==========
- oprofile - Profiler based on the hardware counters
+ AMD CodeXL - Can be hacked to work with Intel processors as well (but tricky due to incompatible hw counters)
+ sysprof - Very simple GUI to oprofile
- perf - kernel-level profiller supporting hw-counters, tracer, providing basic instrumentation support (ftrace-based)
+ FlameGraph - Very nice visualization of callgraph
+ HeatMap - Visualization of latencies over time
- perf-tools - Helper scripts around perf and ftrace (https://github.com/brendangregg/perf-tools.git)
- msr-tools - Provides access to the MSR registers, paticularly allowing to configure hardware-counters
- GNU (gprof / gcov) - Useless, problems with threaded apps, problms with dlopen...
- valgrind - CPU and HEAP profilling including cache & branch simulations, but very slow and, hence, mostly unusable as of 2013
+ kcahcegrind - provides graphical tree-style profiller (very convinient)
- Google Perf Tools - Low-precision CPU & heap profiller with visualization
- Intel VTune - Graphical hardware-based profiller with problematic installation (own driver incompatible with oprofile).
Instrumentation
===============
Generally, everything can be done with tracers and performance counters. we just record all traces along with timestamps and analyze later.
However, the kernel need to pass the tracepoints to the user-space and enabling many tracepoints will lead to significant performance
penalty. Instead it is desirable to allow high-performance filtering of the events and produce kind-of in-kernel summapries or maps (for
example i/o latency map). This is why we need this instrumentation functionality.
- brandz - Framework to Solaris zones allowing execution of Linux apps, hence, enabling dtrace usage for linuxapps.
- pin - Inject arbitrary code (written in C or C++) at arbitrary places in the user-space executable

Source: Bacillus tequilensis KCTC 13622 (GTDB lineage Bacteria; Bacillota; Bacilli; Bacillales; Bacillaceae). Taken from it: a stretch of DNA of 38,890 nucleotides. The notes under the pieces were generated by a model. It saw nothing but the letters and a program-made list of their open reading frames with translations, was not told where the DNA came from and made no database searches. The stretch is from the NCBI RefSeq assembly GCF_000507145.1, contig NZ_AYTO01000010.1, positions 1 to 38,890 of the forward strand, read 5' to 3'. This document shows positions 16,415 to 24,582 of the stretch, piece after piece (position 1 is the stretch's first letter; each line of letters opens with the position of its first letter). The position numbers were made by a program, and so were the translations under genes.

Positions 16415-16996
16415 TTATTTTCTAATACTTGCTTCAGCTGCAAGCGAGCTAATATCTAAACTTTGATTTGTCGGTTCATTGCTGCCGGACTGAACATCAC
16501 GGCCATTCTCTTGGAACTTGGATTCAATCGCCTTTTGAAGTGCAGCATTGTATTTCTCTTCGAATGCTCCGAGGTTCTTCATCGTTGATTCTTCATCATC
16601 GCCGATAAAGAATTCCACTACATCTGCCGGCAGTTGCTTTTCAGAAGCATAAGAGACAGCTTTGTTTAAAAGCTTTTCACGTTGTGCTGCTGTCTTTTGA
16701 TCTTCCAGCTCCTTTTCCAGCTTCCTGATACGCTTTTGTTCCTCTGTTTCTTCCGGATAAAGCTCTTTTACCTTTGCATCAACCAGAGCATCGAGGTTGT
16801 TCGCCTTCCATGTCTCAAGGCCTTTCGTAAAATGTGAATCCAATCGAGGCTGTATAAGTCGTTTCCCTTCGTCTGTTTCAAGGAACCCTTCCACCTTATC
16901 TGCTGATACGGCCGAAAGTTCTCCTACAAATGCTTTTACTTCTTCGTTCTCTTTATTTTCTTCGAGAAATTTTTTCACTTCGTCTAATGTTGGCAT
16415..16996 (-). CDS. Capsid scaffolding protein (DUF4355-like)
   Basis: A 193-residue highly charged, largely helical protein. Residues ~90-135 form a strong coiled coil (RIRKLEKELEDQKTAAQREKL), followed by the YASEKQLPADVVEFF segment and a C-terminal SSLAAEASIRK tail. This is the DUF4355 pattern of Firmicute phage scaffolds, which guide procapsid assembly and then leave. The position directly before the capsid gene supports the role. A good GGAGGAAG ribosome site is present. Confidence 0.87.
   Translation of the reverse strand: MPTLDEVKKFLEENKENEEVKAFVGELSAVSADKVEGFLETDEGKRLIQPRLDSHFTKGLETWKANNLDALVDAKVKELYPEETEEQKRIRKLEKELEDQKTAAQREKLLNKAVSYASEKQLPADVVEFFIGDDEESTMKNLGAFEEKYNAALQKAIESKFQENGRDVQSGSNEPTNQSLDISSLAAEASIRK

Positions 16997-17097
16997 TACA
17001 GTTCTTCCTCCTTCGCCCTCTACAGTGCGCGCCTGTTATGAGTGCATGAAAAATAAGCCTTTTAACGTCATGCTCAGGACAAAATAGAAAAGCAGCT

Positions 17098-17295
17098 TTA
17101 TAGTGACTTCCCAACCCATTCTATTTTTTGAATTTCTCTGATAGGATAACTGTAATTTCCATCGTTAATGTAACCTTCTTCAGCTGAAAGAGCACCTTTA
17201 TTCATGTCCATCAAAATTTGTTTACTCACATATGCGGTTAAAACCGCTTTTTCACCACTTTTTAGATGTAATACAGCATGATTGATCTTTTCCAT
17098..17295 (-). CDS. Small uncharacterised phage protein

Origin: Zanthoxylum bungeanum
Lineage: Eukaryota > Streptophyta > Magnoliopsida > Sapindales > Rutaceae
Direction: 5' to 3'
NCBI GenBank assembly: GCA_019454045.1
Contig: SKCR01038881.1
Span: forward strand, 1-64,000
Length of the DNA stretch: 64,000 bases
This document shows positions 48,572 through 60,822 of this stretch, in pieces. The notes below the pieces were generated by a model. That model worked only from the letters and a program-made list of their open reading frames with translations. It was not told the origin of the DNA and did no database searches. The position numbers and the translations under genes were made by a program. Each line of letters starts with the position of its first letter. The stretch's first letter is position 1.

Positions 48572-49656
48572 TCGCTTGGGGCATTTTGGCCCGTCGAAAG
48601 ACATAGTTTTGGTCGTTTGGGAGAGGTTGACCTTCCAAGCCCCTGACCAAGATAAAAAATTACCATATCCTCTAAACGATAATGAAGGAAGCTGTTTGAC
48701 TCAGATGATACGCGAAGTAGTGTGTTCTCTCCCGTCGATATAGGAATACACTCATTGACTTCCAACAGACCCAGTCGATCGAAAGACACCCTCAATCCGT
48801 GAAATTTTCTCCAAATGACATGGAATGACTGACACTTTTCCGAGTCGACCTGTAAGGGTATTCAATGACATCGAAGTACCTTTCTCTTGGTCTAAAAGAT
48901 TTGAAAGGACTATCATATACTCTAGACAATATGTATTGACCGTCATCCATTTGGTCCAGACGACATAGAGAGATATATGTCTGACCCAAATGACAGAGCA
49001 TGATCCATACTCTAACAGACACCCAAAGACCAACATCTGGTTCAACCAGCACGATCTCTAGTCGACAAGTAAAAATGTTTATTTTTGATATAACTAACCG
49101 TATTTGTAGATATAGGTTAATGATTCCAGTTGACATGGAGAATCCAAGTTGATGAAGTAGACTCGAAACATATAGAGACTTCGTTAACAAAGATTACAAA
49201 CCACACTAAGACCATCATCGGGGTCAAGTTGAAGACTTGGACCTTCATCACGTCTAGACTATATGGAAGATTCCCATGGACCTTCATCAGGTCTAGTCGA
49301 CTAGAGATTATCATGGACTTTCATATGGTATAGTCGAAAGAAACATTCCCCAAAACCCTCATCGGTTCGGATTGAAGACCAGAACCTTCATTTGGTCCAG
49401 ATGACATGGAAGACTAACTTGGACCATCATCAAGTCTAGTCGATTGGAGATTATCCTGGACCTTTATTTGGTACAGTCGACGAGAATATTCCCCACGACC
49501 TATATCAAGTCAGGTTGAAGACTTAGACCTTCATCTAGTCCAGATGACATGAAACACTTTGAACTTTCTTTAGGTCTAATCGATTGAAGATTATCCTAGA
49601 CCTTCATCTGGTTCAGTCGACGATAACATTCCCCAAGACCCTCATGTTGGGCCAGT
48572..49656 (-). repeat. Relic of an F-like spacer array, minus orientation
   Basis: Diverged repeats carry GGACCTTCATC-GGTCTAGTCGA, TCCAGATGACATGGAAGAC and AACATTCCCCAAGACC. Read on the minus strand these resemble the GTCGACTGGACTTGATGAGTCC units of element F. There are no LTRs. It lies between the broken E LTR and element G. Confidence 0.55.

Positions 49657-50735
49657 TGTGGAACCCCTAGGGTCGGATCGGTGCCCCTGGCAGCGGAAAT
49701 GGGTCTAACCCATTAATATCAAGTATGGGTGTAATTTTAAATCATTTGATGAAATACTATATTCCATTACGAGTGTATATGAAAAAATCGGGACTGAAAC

- eBPF - Allows to inject llvm byte-code into the kernel for C-based event filtering and histogram (map) computation. Requires LLVM 3.7 and kernel 4.1+. User-space is missing.
- systemtap - The most powerful instrumentation system available for Linux. Based on scripts dynamicly compiled to kernel modules. Hard to use as even provided samples are not always working.
- ktap - Is systemtap based on scripting language and byte-code (designed for embedded systems lacking gcc, etc.). Out-of-tree module is required. I guess will be killed by eBPF.
Debugging
=========
- gdb
- TotalView - Commercial leak detector (MemoryScape) and debugger with Replay Engine
Kernel debugging:
- kdb - built-in kernel debugger
- kgdb - remote kernel debugger (gdb based)
- ksymoops - convert Oops into readable format
Memory Tools:
- valgrind - Leak detector + profiller
+ alleyoop - Gnome GUI to valgrind memcheck and helgrind.
- Google Perf Tools - Malloc debugger + profiller
Fuzzing
=======
- american fuzzy lop - http://lcamtuf.coredump.cx/afl/
Static Analyzers
================
- Rational suite - Problems in code (purify), coverage testing (purecov), performance (quantify). Only limited (very) demo is available.
- Insure++ - Advanced commercial tool to find memory and other problems in the code (no demo)
- Many free tools apperead meanwhile
Benchmarks
==========
- perf bench - Microbenchmarks
- lmbench - Recommended microbenchmark, but not very easy to use
- bandwidth - Register, L1/L2/L3 and memory benchmark (threaded)
- ds-memcpy-bench - Darksoft, test various methods of memcpy
- fio - Storage: emulates various workloads, supports AIO, etc.
- pchar - Traceroute with measurement of bandwidth and latency at each hop
- netpipe - TCP/Infiniband bandwidth/latency test
Symbols and Segments
====================
- pmap - process memory segment map
- pwdx - current working directory of a process
- nm - list of exported symbols
- ldd - list of linked shared libraries
- elflibviewer - dependency tree of shared library (GUI)
Common Tools
============
- watch <cmd>: Continiously update command display (watch who)
- pgrep: find processes by various properties
Sign up for free to join this conversation on GitHub. Already have an account? Sign in to comment